The innocence of being the ‘invisible’ norm:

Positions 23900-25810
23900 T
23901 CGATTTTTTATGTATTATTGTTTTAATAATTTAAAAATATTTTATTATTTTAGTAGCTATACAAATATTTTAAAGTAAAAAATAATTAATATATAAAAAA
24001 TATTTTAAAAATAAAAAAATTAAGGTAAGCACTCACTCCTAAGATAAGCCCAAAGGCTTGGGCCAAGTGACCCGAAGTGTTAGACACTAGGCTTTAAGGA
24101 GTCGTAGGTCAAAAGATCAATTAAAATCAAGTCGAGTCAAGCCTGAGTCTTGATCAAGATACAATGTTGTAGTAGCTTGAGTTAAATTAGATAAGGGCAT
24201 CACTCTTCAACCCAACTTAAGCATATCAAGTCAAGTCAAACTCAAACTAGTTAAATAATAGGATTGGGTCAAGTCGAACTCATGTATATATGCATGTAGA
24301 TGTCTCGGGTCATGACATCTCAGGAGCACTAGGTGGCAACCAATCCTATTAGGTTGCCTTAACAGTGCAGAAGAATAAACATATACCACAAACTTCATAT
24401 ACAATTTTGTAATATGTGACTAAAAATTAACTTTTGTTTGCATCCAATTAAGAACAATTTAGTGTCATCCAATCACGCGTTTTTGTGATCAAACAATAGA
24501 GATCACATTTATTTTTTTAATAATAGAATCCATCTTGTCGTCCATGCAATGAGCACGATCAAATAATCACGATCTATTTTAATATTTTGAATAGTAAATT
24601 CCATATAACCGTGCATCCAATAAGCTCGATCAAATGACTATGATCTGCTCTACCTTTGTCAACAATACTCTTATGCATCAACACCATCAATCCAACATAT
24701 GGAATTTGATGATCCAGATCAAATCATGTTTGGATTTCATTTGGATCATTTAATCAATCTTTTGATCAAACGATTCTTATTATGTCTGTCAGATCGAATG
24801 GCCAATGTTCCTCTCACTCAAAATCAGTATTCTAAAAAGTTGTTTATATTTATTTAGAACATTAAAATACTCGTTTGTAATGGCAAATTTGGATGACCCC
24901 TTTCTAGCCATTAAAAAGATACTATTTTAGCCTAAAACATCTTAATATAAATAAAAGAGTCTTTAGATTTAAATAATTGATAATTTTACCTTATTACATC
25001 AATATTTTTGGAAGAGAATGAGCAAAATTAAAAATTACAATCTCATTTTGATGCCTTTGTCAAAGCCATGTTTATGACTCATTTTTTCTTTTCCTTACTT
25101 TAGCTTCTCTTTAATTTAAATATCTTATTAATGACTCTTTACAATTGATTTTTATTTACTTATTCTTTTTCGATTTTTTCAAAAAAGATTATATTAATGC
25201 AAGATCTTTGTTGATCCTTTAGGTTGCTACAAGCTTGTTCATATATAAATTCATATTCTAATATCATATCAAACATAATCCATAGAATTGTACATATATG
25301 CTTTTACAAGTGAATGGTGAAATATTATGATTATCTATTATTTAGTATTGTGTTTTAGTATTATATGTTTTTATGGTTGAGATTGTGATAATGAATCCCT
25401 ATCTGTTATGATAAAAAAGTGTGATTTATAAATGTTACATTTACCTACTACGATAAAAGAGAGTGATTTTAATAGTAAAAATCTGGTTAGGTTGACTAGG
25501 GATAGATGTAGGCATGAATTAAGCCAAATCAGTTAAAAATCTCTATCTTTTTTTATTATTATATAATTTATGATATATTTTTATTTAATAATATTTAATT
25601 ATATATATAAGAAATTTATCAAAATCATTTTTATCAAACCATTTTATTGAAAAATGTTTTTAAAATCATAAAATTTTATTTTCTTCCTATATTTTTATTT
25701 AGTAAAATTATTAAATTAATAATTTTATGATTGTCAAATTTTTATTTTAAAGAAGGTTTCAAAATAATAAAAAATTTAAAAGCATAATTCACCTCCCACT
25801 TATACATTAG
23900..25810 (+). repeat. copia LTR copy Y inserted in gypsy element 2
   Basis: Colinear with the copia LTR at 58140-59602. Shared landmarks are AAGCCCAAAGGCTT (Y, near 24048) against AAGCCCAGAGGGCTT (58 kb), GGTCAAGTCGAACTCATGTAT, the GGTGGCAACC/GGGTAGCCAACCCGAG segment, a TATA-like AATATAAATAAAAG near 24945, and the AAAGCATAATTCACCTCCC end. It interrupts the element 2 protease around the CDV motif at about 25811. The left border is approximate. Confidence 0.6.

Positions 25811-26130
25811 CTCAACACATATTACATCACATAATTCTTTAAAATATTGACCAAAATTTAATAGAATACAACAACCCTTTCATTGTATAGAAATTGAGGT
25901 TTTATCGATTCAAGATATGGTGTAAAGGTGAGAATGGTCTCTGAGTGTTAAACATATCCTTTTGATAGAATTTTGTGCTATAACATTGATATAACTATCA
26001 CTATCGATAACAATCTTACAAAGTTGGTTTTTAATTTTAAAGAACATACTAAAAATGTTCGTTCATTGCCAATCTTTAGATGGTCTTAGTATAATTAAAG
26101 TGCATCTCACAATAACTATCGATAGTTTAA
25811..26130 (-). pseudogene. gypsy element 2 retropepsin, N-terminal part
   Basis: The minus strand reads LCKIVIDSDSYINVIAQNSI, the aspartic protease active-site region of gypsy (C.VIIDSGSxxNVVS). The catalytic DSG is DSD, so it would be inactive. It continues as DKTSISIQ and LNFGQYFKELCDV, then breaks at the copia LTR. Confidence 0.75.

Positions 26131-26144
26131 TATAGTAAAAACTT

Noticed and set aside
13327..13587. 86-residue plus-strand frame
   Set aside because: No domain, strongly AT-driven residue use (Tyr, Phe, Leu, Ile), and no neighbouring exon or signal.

Since I began this research, I have encountered disapproval towards my standing point of only talking about whiteness assuming it would create exclusion instead of opportunities for inclusion. Other students were questioning the existence of white privilege within our academy. Some already see our academy as diverse enough and don’t see how talking about whiteness could be a catalyst for change. I encountered a lot of ‘colorblindness’, where my acknowledgement of white, black and other people of color would by them be questioned as racist, and stereotyping, questioning whether by my acknowledgement of color it wasn’t me that was putting people in boxes, without them questioning that in which box you are positioned is sometimes already determined for you, by social constructs. As pointed out earlier by Dyer, this unawareness of color by white people is the most powerful positon. I can understand the resistance a group of people might have to examining something they don’t consciously know exists. But when it is given a name and examples are pointed out, its presence is undeniable. Thus begins the journey to see, deconstruct, and potentially transform white culture. I became frustrated with the realization that people did not feel comfortable with the language. There is no comfortable vocabulary available in the Dutch context to talk about whiteness, so I argue that “the end of racism will be possible only after we find a way to see Whiteness, to name it to examine it”. The ride will be rough, but after your eyes have been opened, there is no point in standing still. This stand implies taking responsibility for your unwilling participation in these practices and beginning a new life committed to the goal of achieving real racial equality. This realization made me decide to just design the three posters questioning whiteness within our academy. Being aware that some would find them injurious, too direct or wouldn’t understand my positioning, it felt I had to step out there and just start talking about it.